"Whatever, man. You want a drink or not?"
"And what's this about you taking me out to dinner?" John said. " 'My treat', huh? What, you think I can't pay for my own food?"
Matt rolled his eyes. "Fine. Your treat, then. I'm sure you make lots of money."
John bit down on a comment about the number of hoops he'd had to jump through just to get to talk to someone who might, in time, get around to fix his 401k. He still had a stack of forms to fill out about that - and what was wrong with the world anyhow, he'd like to know, that there were actual forms for people to fill out when some asshole made their 401k go up in thin air?
"I get by okay," he said. "What about you?"
"I'm good, man," Matt said, grabbing an energy drink for himself. "And hey, is this a great party or what?"
John cleared a place on the couch and sat down. "I'll bring some plants next time."
"Plants." Matt slouched. "Hurray."
"What, you got something against plants, too, now?"
Matt raised his hands. "I'm just saying, your plants, your responsibility. Don't expect me to keep them alive or water them or anything."
"That's - what is wrong with you, huh?" said John. "Someone gives you a nice house plant, you say 'thank you'. You don't say, 'your plant, you responsibility'. Jesus."
"Again, that's not my name." Matt gulped down some energy drink, as if he felt he needed it.
John thought that if Matt needed anything, it was to stop drinking and eating crap, and start living more like a normal person. So maybe John wasn't exactly a role model for 'living like a normal person' himself, so what? Didn't mean he couldn't encourage it in others.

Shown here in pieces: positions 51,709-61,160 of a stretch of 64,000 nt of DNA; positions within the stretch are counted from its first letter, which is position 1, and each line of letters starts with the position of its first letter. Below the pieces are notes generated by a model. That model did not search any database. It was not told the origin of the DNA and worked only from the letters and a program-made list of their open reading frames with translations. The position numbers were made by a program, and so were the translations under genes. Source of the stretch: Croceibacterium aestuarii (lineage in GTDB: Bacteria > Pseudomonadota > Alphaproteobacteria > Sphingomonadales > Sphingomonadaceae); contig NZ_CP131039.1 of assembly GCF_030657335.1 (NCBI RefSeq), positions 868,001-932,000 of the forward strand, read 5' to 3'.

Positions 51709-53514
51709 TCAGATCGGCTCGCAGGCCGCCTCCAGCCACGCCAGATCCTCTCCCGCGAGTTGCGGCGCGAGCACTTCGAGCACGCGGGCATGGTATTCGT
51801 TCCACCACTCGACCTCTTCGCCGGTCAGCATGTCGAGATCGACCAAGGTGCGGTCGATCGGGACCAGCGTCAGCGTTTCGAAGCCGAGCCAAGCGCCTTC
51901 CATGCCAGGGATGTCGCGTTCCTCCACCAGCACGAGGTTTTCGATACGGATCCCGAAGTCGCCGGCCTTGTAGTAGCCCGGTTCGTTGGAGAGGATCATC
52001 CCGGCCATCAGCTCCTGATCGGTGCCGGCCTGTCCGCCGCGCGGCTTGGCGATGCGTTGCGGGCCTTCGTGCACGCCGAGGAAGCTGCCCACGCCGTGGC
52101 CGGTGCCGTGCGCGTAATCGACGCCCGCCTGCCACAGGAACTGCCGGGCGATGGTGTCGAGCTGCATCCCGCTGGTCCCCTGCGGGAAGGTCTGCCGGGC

"Look," he said, "you don't want plants, fine. I'll get you something else. What do you want?"
Matt made a show of considering the question.
John mentally rearranged the furniture to allow for optimal use of space. A lick of paint might do wonders, too, he thought - and none of this stuff lying around everywhere.
"How's a live-in boyfriend sound?" Matt asked. "That in the cards at all?" He wasn't looking at John.
"Are you asking me to move in with you?" John blinked. "No. No way. Anyone be moving in with anyone else, it's going to be you moving in with me."
Matt frowned. "I just unpacked. You couldn't have said something sooner?"
"That wasn't an invitation," John said, then thought about it. "All right, maybe it was. So how about it?"
"I'll take it under consideration," Matt said.
John told himself this was a good development. A good thing. "You done yet?"
Matt got up. "Nope. You hungry? How about we get something to eat? Not Thai, maybe, but something else. Algerian? Japanese? Italian?"
John sighed. "Kid - "
"Matt," Matt said. "You want us to use pet names in private, that's negotiable, but right now, my name's Matt."
"It's a simple question. Yes or no."
"Any chance I could get some romance out of this?" Matt asked. "Like maybe you could go down on one knee or something, or hey, how about an e-mail?"
"Fine," John said. It wasn't, really, only being in love sometimes meant you had to compromise. "Matthew Farrell, will you move in with me?"
"Can I get a 'please'?"
"No," John said. "And hurry it up, will you? My leg's hurting."
"Sure," said Matt. "Why not? I've got nothing to lose but my sanity. Oh, and my 'stay up late' privileges, of course."